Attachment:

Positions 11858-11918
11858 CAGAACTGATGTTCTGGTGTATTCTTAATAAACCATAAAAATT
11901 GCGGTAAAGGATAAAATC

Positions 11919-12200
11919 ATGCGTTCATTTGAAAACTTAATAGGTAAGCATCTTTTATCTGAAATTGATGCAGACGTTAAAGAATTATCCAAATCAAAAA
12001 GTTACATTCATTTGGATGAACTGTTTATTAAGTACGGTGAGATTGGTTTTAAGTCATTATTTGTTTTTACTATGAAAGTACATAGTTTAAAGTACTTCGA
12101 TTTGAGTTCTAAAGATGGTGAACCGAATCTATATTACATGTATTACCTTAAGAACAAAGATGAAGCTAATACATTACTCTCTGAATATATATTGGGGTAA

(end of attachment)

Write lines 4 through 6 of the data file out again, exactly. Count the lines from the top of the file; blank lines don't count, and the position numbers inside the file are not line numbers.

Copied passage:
Positions 11919-12200
11919 ATGCGTTCATTTGAAAACTTAATAGGTAAGCATCTTTTATCTGAAATTGATGCAGACGTTAAAGAATTATCCAAATCAAAAA
12001 GTTACATTCATTTGGATGAACTGTTTATTAAGTACGGTGAGATTGGTTTTAAGTCATTATTTGTTTTTACTATGAAAGTACATAGTTTAAAGTACTTCGA